The Record-Review – The official newspaper of Bedford and Pound Ridge, New York

 
Longtime Bedford resident, community activist, ‘Pete’ Haskell dies
Paul Thomson “Pete” Haskell
 


By MARY LEGRAND

Years ago, during a previous recession, Paul Thomson “Pete” Haskell started a support group at St. Matthew’s Church in Bedford for people out of work. Showing his typical, idiosyncratic sense of humor, Mr. Haskell said it served those “in a period of independent study and research.”

Following Mr. Haskell’s death Wednesday, Nov. 16, at age 70, surrounded by family at his home, loved ones and friends celebrated his life while grieving the loss. Fellow St. Matthew’s parishioner John Belknap remembered his friend’s “incredibly positive” attitude in spite of news that cancer had returned. Mr. Haskell was open about his mortality, speaking about it to the congregation in recent weeks.

Born in Salem, Mass., on June 30, 1941, the son of the late Paul T. Haskell and Rebecca Benson Haskell, Mr. Haskell was a graduate of the Hill School and Trinity College. A veteran of the Vietnam War, Mr. Haskell served with the U.S. Navy as a communications officer on various destroyer-class ships.

Mr. Haskell began his career with American Motors Corporation and later worked for Peugeot Motor America, Alfa Romeo and Yugo America in various corporate roles. He retired from Sarah Lawrence College’s development office in 2009.

A 37-year Bedford resident, Mr. Haskell was a member of the Bedford Village Lions Club, Bedford Golf & Tennis Club, Bedford Village Chowder & Marching Club, United Way, Westchester Antique Automobile Club, Antique Automobile Club of America, and a member and former vestry member of St. Matthew’s Church.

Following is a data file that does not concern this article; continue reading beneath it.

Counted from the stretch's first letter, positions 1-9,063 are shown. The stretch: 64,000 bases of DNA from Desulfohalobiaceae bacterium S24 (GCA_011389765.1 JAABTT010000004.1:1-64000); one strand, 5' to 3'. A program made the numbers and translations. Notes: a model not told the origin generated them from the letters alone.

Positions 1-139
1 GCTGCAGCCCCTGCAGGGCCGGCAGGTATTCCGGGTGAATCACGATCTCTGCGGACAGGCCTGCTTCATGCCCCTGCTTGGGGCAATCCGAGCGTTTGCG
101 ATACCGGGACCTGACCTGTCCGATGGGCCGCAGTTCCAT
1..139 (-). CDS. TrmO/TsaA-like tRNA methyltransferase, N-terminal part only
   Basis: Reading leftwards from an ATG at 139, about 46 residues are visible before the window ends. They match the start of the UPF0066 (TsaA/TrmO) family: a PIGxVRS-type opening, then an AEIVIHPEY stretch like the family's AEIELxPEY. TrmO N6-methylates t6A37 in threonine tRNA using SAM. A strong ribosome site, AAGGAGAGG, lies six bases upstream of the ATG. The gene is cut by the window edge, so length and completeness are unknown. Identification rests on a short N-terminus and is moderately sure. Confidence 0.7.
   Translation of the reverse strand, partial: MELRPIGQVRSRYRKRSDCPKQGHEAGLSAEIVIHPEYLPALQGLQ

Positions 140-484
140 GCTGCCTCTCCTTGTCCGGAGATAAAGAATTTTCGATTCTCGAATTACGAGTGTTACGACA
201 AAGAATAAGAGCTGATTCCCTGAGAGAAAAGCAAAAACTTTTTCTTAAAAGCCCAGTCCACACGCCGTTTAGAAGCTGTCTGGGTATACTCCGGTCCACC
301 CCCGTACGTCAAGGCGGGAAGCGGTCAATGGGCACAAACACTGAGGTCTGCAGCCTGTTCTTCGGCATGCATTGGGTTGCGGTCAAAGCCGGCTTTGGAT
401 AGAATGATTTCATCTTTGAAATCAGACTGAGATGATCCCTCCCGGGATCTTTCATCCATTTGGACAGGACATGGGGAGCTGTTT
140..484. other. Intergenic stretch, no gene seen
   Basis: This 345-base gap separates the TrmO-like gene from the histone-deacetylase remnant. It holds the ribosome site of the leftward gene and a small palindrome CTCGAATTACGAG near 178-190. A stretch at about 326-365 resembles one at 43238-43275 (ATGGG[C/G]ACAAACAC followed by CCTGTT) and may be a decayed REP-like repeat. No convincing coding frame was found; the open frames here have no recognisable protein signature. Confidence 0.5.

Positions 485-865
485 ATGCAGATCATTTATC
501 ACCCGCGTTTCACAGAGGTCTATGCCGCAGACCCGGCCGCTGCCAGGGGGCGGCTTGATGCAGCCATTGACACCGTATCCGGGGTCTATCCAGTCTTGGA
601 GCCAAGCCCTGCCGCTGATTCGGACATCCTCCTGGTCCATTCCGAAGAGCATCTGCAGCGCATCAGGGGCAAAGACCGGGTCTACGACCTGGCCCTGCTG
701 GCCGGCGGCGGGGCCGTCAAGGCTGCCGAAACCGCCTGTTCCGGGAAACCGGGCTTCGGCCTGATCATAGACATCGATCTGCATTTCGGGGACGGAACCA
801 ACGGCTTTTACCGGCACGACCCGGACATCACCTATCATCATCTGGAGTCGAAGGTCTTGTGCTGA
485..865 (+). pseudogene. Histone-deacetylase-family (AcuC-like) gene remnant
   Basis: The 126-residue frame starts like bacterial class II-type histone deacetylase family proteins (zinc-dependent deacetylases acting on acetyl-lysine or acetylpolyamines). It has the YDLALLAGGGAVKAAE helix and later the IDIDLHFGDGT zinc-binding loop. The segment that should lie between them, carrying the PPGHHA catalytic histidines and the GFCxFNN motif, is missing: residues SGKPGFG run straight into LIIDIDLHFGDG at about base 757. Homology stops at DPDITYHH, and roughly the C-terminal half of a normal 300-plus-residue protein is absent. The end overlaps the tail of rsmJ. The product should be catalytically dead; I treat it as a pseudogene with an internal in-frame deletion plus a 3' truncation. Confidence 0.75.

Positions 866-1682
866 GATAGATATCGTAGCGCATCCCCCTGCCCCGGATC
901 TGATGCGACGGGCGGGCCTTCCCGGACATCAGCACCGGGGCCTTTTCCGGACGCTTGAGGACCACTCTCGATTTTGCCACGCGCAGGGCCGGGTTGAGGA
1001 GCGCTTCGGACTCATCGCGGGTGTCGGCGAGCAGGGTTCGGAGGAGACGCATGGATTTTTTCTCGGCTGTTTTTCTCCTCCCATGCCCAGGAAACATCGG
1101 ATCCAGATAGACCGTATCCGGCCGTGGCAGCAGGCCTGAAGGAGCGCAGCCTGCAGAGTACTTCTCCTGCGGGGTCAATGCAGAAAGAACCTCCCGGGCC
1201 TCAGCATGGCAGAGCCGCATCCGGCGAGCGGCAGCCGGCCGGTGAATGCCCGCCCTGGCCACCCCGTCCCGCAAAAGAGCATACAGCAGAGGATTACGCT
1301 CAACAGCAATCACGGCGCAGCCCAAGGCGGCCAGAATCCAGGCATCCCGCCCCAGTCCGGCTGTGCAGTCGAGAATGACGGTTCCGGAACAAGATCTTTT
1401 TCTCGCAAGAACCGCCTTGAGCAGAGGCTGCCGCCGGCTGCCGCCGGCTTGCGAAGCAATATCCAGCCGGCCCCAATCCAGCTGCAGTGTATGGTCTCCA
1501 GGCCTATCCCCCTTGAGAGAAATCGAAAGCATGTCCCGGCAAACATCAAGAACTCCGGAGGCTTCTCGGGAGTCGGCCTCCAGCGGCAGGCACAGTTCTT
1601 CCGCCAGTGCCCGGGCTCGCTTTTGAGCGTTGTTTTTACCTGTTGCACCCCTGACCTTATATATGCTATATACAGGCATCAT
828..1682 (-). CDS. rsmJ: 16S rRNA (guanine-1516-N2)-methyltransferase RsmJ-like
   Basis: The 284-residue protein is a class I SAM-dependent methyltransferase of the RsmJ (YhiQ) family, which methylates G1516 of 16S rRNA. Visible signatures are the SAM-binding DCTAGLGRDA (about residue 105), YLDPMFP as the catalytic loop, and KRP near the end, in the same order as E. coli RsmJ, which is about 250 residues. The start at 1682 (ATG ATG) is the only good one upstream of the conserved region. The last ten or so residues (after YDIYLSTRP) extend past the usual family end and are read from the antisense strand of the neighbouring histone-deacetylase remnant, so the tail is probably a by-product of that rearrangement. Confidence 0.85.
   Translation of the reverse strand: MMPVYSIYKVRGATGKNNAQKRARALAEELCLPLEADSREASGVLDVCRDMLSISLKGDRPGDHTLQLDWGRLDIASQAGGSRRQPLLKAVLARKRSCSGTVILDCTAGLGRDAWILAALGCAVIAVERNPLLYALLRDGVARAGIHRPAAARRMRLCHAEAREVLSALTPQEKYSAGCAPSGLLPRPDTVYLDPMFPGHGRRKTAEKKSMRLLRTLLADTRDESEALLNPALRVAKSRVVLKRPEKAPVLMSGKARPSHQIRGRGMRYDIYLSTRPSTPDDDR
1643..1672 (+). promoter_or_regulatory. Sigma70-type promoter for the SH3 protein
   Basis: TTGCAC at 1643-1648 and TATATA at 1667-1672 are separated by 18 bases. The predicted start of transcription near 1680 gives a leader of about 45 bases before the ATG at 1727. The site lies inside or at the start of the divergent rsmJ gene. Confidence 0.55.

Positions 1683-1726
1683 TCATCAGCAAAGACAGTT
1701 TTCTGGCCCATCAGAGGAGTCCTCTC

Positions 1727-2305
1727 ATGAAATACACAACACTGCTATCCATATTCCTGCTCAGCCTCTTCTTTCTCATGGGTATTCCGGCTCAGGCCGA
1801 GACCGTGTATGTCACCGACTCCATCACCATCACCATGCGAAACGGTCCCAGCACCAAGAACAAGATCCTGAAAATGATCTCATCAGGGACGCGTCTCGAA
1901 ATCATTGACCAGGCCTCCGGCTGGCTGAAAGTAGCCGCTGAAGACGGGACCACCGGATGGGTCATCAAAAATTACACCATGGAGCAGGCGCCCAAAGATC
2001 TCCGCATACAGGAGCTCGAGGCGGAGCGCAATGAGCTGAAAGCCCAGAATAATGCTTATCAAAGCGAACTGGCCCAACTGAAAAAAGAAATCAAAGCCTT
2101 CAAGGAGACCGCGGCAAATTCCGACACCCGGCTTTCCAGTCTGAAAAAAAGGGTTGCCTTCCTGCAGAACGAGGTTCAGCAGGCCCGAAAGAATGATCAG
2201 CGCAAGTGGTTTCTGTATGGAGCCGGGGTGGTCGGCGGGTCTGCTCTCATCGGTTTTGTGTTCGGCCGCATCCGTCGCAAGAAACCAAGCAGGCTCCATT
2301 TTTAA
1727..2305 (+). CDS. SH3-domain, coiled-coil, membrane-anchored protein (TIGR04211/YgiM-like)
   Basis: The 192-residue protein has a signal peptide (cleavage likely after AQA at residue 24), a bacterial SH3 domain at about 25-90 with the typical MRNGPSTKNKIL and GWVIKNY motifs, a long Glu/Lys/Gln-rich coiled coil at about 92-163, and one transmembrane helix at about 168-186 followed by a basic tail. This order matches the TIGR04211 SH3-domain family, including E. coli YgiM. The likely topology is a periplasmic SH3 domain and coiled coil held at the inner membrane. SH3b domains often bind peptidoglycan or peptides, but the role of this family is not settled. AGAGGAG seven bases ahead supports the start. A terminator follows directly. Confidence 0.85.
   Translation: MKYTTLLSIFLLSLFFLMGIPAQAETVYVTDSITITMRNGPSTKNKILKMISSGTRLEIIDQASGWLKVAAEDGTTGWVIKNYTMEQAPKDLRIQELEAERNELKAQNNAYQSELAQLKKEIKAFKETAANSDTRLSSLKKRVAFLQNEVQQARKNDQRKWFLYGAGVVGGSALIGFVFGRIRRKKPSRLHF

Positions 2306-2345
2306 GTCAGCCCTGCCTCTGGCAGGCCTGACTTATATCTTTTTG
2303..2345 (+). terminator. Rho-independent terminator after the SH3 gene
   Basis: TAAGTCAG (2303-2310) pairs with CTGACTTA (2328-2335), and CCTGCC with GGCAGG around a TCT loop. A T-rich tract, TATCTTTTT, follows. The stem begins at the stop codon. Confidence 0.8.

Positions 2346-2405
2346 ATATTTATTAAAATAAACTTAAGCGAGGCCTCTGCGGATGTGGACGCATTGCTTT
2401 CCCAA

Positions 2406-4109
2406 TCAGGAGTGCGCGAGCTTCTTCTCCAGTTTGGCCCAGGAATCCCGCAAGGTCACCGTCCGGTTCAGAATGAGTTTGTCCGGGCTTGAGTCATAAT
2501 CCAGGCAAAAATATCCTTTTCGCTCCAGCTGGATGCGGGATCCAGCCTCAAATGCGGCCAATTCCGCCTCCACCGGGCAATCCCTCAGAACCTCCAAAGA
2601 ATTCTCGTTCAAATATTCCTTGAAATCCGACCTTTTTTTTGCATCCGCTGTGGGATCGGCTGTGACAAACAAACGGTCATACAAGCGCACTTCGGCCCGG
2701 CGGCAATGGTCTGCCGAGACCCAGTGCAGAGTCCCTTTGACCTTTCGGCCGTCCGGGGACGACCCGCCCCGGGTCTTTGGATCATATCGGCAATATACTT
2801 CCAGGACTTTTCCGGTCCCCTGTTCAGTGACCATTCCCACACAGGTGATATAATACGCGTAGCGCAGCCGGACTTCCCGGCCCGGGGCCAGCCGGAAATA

A “car addict,” according to son Livingston, Mr. Haskell was a lifelong car enthusiast who spent much of his free time at car shows and working on his antique Willys Jeepsters, 1965 Willys Utility Wagon and Studebaker pickup truck. “Rare was the conversation that did not, at some point, touch upon cars in some form or fashion,” family members said.

Fellow enthusiast Piers MacDonald called Mr. Haskell’s knowledge of automobile makes and models “encyclopedic.” He would go to “any car show, anywhere,” and attended the AACA fall meet in Hershey, Pa., “for at least 40 years,” said Mr. MacDonald.

“We all knew this day was coming,” said Mr. MacDonald, “but ever since Pete knew he was sick he lived his life with a lot of grace and kept a sunny disposition. I saw him in Hershey last month, and he just had this bounce in his step and smile on his face. I thought, it’s great to see Pete so happy and doing what he really liked to do.”

Friend Jack Lange said Mr. Haskell “always took a personal interest in what you were doing, whether your job, health or how your kids were doing. Kids knew him, too, and were very fond of him.”

Mr. Haskell and Mr. Lange shared a love of college sports. “Pete was the kind of guy who, if your team was playing on national television, would call to make sure you were watching the game. He’d call at halftime or during the game if there was a great play. That never ceased to be an endearing trait to my wife and me.”